Executive team takes a beach retreat

Portland Public Schools’ 13-member executive team, headed by superintendent Carole Smith, left today for a two-night retreat at the beach, according to an anonymous tip to PPS Equity.

District spokesman Matt Shelby confirmed that the superintendent’s team will be in Rockaway tonight and tomorrow night. Some will stay at the private home of a team member; others will stay at a rental house.

Shelby wrote in e-mail to PPS Equity that the rental and food are being paid for “by a fund in the [superintendent's] office — established by private donations — designated for organizational development and staff recognition. The only taxpayer money spent on this comes in the form of staff paid time.”

It was not clear exactly what they would be working on. “It’s my impression that it’s some goal setting and defining this year’s budget building process,” wrote Shelby.

The executive team consists of Superintendent Smith; chief of staff Zeke Smith; general counsel Jollee Patterson; chief academic officer Xavier Botana; deputy superintendents Greg Baker, Mark Davalos, Toni Hunter and Charles Hopson; director of community involvement and public affairs Robb Cowie; director of finance Mike Gunter; director of human resources Hank Harris; director of operations C.J. Sylvester; and director of system planning and performance Sara Allan.

Shelby said he requested more information and promised more details later; I’ll post them when I get them.

Friday update: Matt Shelby confirms that this is indeed the house the district is renting. Based on published rates, PPS is spending $850 for the rental, plus a $250 cleaning fee, for a total of $1,100 for lodging. They are also spending an undisclosed amount on food.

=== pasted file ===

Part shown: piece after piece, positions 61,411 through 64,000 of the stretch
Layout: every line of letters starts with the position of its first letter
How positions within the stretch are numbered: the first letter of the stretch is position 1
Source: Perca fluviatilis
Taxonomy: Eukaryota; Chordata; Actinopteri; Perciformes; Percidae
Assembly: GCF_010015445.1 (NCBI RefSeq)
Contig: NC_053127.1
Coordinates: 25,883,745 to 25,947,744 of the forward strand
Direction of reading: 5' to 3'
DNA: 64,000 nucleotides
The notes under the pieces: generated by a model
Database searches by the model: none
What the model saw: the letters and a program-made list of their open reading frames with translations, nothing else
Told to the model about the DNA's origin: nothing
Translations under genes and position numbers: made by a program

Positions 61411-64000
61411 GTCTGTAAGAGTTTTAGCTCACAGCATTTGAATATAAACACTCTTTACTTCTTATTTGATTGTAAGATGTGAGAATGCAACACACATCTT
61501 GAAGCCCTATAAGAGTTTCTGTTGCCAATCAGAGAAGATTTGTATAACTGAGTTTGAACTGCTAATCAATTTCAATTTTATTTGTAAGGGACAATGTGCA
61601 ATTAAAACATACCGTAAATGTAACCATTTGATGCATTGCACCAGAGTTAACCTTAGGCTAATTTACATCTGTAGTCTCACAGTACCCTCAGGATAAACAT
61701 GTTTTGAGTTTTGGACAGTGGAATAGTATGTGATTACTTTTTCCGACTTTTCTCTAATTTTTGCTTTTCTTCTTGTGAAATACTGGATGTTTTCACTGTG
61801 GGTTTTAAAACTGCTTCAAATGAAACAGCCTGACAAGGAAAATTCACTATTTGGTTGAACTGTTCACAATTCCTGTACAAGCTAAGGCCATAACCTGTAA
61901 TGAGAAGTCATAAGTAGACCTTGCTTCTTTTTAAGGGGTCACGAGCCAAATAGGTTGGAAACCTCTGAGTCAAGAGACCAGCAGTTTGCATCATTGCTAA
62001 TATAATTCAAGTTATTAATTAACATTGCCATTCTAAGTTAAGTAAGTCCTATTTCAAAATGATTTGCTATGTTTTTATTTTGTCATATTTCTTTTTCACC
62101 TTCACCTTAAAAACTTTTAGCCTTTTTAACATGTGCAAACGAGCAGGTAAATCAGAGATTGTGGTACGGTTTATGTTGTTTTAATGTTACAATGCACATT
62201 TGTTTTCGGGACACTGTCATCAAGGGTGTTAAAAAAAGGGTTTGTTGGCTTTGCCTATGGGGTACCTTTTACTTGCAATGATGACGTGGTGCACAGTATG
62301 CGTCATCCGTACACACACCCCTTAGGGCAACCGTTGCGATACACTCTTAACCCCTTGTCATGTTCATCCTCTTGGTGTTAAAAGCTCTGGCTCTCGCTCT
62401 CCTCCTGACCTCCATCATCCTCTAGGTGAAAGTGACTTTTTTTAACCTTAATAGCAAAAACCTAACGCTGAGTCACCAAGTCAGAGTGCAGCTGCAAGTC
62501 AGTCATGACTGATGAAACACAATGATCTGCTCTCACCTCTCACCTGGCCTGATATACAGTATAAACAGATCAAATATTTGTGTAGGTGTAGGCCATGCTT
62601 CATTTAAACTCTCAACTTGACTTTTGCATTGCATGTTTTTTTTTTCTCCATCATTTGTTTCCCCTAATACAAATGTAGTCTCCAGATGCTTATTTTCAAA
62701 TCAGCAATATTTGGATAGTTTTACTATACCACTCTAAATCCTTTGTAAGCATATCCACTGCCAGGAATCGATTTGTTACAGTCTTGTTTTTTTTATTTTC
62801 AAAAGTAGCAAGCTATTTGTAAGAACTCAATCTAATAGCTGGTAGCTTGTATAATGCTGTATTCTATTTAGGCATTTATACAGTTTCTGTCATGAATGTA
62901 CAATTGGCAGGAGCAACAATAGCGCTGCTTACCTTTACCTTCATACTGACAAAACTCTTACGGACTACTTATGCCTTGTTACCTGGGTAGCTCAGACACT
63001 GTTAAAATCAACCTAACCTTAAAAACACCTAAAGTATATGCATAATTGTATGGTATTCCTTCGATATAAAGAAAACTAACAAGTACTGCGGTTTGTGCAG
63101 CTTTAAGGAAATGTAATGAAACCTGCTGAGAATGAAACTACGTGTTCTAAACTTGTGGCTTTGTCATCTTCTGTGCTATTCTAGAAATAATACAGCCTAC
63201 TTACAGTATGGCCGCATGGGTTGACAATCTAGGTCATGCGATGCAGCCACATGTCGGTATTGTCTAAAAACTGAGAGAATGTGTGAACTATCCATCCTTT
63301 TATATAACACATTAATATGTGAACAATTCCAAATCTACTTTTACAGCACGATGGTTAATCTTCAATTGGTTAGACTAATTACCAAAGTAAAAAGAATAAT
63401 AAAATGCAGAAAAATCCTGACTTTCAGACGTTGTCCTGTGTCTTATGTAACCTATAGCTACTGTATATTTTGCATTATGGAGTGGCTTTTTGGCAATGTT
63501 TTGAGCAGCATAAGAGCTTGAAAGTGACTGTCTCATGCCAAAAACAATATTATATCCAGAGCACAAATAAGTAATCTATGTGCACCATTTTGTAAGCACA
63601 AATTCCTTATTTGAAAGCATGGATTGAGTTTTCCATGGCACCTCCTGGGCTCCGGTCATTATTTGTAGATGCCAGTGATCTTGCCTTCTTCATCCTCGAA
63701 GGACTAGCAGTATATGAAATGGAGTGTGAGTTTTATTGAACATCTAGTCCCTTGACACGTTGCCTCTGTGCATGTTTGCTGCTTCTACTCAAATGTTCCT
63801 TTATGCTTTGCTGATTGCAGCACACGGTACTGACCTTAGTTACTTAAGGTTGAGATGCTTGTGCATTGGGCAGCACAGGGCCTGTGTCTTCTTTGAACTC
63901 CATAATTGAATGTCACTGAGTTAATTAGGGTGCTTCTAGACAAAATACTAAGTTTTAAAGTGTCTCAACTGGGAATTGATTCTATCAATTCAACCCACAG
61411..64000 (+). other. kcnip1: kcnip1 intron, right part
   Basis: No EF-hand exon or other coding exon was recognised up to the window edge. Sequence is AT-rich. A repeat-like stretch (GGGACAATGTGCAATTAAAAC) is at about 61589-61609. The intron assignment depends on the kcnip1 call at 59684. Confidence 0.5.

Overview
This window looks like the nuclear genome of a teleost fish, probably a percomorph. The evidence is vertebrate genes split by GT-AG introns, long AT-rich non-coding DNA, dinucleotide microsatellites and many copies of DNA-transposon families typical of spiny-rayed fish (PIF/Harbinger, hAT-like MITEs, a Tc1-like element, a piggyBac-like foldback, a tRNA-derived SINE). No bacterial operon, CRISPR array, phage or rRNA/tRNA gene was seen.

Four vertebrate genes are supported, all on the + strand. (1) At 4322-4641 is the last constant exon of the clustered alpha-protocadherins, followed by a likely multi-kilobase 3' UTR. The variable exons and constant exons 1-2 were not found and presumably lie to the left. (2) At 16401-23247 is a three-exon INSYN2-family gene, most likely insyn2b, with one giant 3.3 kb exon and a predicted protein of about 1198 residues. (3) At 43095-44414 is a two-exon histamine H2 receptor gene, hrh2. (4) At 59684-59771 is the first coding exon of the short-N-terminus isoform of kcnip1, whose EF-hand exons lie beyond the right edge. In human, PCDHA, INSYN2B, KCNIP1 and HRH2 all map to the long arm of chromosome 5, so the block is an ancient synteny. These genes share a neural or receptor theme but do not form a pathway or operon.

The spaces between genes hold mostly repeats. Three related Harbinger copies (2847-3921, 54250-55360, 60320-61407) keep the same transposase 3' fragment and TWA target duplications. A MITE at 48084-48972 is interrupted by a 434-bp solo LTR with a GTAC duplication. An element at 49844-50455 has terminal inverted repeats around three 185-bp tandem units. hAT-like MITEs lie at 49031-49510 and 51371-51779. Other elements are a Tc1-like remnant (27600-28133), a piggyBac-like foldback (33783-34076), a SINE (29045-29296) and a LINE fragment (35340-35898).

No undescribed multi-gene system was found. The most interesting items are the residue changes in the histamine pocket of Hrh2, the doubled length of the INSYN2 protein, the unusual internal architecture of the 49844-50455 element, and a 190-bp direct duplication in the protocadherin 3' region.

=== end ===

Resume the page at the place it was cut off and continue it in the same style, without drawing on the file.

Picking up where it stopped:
Shelby says this will be charged to an account with a balance of $8,000 from a private donation (an inquiry about the source is still pending). “The account has also been used to purchase cards, flowers, etc… during Teacher Appreciation Week and Classified Appreciation Week,” writes Shelby.

Steve Rawley published PPS Equity from 2008 to 2010, when he moved his family out of the district.

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In the news: Oregonian analysis of high school future

The Oregonian attempted a little analysis today, with a two-page spread in the “In Portland” section.

Reporter Kimberly Melton took several factors into account, including enrollment trends, political climate, community resources and current academic programs.

What this approach clearly misses is that free-flowing student transfers have drained significant enrollment from schools in poor neighborhoods, resulting in schools with some of the largest attendance area population having the smallest enrollment.

Also not considered in The Oregonian analysis is the value of the properties.

In the past, Portland Public Schools has allowed student transfers to drain enrollment from poor schools, then used low enrollment as an excuse to close them (think Kenton, with its valuable real estate at the intersection of N. Interstate and Lombard). In its analysis of Jefferson High, The O mentions PCC, but not the fact that PCC has long coveted the property for its own expansion.

In the end, the O puts Jefferson, Grant and Madison in the “too close to call” column, which will only lead to more fear, uncertainty and doubt in the community. The district is already dealing with a mini parent rebellion at Grant, and Jefferson, Oregon’s only majority black high school, has long been suspected as a candidate for closure.

Steve Rawley published PPS Equity from 2008 to 2010, when he moved his family out of the district.

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